The Easoniad | Bleader

The Easoniad


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[You will have to forgive me for what may seem at this point like obsessive inside-baseball theorizing about what is, technically, history. But I think it's kind of an interesting point, especially since media and debt are important subjects to me and, I would argue, to you as well.]

In comments yesterday, my colleague Philip asked the following:

"The Reader and City Paper deal was a fine deal," he told me. "That was not the deal that did us in. The deal that did us in was having any degree of leverage . . . I had a reasonable-to-high degree of leverage in the City Paper-Reader deal."

Am I missing something, or is he saying the Reader deal didn't do CL in, except for the part where the Reader deal did CL in?

I dismissed this as the sort of impenetrably meaningless statement that you hear from, say, Mayor Daley as a way of changing the subject. But after thinking about it for a few hours, I think I understand what Ben Eason meant, and I think it also goes a long way towards explaining his surprising statement that "debt doesn't matter." Anyway, to revise and expand on my previous comment...

Here's Eason's full statement; it's important:

"'The Reader and City Paper deal was a fine deal,' he told me. 'That was not the deal that did us in. The deal that did us in was having any degree of leverage, and then having Craigslist and this economy. I had a reasonable-to-high degree of leverage in the City Paper-Reader deal and any leverage at all would have killed us.'"

"'The fact is,' he went on, 'the Reader's profitable because of the measures that we've taken. I had to do the hard things the old owners maybe knew in their heart of hearts they needed to do but just couldn't do. Creative Loafing with the Reader and City Paper is far stronger than Creative Loafing alone. Having all these entities together is why Atalaya and BIA are interested in putting their money in. It's not the deal that is the problem.'"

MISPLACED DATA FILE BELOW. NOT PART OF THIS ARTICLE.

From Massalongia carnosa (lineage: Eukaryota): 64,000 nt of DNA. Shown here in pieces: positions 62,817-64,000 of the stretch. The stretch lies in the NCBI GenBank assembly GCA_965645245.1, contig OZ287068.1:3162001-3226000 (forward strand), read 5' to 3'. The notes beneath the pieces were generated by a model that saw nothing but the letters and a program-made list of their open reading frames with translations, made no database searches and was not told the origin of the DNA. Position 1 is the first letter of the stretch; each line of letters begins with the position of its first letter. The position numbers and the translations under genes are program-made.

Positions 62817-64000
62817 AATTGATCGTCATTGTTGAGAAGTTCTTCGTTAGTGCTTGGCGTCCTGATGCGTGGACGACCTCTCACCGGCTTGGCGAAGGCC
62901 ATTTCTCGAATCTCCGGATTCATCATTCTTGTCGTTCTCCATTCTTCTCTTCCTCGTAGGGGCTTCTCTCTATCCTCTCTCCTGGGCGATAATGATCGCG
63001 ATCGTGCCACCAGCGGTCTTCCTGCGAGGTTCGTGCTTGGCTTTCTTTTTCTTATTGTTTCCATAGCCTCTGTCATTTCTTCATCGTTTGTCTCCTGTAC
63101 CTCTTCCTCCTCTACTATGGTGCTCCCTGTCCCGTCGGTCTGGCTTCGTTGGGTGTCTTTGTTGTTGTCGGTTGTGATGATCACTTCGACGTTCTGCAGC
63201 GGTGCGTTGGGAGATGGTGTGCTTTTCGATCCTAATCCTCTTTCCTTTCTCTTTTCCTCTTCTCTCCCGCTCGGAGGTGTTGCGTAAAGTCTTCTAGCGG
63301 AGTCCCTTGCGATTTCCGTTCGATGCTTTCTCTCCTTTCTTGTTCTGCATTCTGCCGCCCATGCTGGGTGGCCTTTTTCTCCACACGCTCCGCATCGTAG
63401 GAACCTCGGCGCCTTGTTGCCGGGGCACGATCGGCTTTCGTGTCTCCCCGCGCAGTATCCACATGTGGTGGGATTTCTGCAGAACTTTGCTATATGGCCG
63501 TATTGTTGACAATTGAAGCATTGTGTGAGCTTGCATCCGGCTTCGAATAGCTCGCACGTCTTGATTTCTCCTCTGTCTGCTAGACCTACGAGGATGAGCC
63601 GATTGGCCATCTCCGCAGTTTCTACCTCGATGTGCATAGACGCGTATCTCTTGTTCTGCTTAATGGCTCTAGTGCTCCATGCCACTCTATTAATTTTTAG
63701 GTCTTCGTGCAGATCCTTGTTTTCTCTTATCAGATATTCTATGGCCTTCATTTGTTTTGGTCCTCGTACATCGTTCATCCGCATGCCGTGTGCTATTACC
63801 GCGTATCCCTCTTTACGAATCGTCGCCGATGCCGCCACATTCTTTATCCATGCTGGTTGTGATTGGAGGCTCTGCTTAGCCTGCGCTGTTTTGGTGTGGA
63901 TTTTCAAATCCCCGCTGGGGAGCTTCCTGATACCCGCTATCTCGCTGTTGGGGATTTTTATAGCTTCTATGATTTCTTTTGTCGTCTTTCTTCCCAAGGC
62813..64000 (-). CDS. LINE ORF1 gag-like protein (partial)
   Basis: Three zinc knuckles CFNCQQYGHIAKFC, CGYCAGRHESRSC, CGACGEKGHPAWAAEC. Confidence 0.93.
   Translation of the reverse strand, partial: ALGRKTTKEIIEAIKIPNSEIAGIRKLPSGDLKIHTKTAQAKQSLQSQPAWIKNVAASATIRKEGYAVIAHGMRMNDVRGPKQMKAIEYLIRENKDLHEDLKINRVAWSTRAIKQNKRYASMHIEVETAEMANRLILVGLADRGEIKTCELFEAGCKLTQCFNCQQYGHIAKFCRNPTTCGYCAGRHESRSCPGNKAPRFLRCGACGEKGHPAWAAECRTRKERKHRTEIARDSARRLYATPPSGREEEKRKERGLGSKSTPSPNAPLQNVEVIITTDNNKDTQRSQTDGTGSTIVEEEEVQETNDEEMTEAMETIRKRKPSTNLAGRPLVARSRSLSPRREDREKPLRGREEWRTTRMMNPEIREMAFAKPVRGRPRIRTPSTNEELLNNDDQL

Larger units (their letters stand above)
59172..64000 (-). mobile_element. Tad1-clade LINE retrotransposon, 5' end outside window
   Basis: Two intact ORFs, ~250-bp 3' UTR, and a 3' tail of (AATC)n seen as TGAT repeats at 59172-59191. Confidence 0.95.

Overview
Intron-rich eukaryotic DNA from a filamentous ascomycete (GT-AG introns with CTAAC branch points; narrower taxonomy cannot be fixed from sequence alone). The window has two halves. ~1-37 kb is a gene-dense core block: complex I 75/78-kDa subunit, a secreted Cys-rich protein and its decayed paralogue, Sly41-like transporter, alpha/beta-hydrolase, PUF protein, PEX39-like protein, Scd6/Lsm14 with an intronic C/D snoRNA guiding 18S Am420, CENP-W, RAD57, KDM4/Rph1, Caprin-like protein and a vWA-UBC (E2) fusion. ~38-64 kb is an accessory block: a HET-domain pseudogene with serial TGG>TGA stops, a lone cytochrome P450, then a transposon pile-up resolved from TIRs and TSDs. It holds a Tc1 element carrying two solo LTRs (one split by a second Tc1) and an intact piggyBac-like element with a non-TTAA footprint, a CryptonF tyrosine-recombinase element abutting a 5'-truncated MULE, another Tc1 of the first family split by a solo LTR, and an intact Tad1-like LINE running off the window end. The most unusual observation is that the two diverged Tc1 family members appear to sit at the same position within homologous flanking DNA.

Parsing that:

1. CL was already leveraged, as my understanding goes, since some of the new debt (the $40 million taken on to make the purchase of the Reader & WCP) retired old debt.

2. Adding more leverage didn't kill CL if the perfect storm of existing leverage + the economic downturn + the flight of advertising from print + Craigslist would have killed it anyway.

3. The deal was smart because it made CL + the Reader/WCP a stronger asset; if the deal hadn't been struck, the assets would be worth less, or worthless, and thus in the current macro- and microeconomic situation buyers would have less interest in the properties as separate entities, especially if we are to assume they would have been "killed" anyway by the conditions mentioned above.

So I think I understand that - my favorite card game is Hearts, so I know the logic behind holding or passing bad cards, and shooting the moon when your cards are terrible. But what Eason is saying is actually much more interesting than that.

He's building a tragic hero narrative. Check it, here's Miner:

"'The question is, why didn't you sell in 2004 or 2005 or 2006? That's really the question [Eason said].'

"In other words, why didn't Eason, a man of acumen, see the wind building and the waves churning and get out before the perfect storm arrived, threatening to sink all of print journalism's boats?

"'And the answer is, "I'm an entrepreneur, I don't sell, I build," said Eason. 'Maybe I'd have sat on the beach a little bit longer and had a little more of whatever. But that's not who I am.'"

Parsing that:

1. Eason packages a smart deal for the benefit of all involved except for, as we shall see, himself.

2. He chooses to proceed with the deal because of his entrepreneurial motive, which is his tragic flaw.

3. He is laid low by Fate, but he's left a legacy of a saleable asset. He's sort of like Aeneas - the fallout is the inevitable result of an inevitable mission.

Now, I disagree with his logic. I'm not a businessman - and I don't mean that facetiously, I'm really not - but I tend to think that high leverage binds your hands (think "16 Tons") and, generally speaking, is an engine of economic inequality, since it reduces working capital over the long term while enriching men who are in the business of selling debt.

But that's not how the world works, especially recently. And I think I understand it better now.

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